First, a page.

When we finally brought our eldest son home, we established a usual routine for an unusual life. His bedroom looked like a hospital room and a toy shop all rolled into one, as we had bought every sensory book and baby gadget we could find. While most days were filled with appointments and consultations, we still found time to try make him giggle, dress him in cute clothes and send pictures to our relatives.

From the moment we left the hospital and brought him back home we tried to act like a ‘normal couple’, and so our relatives and friends asked us when we think we would have more children. They had our best interests at heart, It would be healing they said, it would be a comfort, it would be a new beginning. At the time I was angry with them for not understanding.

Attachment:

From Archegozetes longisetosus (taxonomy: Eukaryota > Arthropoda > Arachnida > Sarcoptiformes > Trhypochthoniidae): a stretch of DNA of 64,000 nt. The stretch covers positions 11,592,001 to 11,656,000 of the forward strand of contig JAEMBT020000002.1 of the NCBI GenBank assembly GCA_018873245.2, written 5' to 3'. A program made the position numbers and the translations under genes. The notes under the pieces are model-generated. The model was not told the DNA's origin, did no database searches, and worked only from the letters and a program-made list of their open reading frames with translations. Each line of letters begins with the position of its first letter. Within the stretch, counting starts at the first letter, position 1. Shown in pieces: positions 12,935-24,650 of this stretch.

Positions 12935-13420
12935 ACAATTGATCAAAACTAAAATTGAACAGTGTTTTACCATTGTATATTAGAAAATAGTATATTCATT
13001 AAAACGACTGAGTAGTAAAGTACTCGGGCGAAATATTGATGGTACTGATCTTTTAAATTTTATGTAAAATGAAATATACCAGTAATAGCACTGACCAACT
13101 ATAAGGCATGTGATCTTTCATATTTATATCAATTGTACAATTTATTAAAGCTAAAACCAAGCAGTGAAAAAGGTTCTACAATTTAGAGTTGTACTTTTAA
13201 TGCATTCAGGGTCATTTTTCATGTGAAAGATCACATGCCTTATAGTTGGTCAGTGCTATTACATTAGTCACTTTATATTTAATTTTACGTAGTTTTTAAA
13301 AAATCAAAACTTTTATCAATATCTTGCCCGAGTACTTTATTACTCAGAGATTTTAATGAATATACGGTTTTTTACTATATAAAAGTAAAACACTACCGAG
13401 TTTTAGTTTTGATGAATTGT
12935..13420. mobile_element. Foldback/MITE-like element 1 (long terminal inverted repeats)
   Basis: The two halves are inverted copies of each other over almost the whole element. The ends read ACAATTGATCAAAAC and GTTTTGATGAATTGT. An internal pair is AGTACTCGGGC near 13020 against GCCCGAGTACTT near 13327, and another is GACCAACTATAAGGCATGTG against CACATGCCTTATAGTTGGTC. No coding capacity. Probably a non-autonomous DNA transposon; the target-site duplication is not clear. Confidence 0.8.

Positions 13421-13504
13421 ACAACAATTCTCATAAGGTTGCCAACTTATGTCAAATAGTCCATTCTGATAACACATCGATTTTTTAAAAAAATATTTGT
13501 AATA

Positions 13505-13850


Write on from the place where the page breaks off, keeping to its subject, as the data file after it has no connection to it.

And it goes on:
I thought we had already began, and that we had already finished.

In truth, having another child, to break me and complete me, was impossible to imagine, so we decided to consult with our Rabbi’s, teachers and mentors.

They told us the deeper meaning of all that I already knew but hadn’t been able to put into words. The ancient wisdom that they shared with us echoed in all our experiences and the reason for my internal conflict became clear.

They told us that the purpose of every soul is to bring the light of truth into the world. That the son we have, was already bringing holiness into the world by the miracle of his existence. That in this world, he may look like the child that is the most broken but if we could only see him through the eyes of G-d, we would see that it is his soul that is the most whole.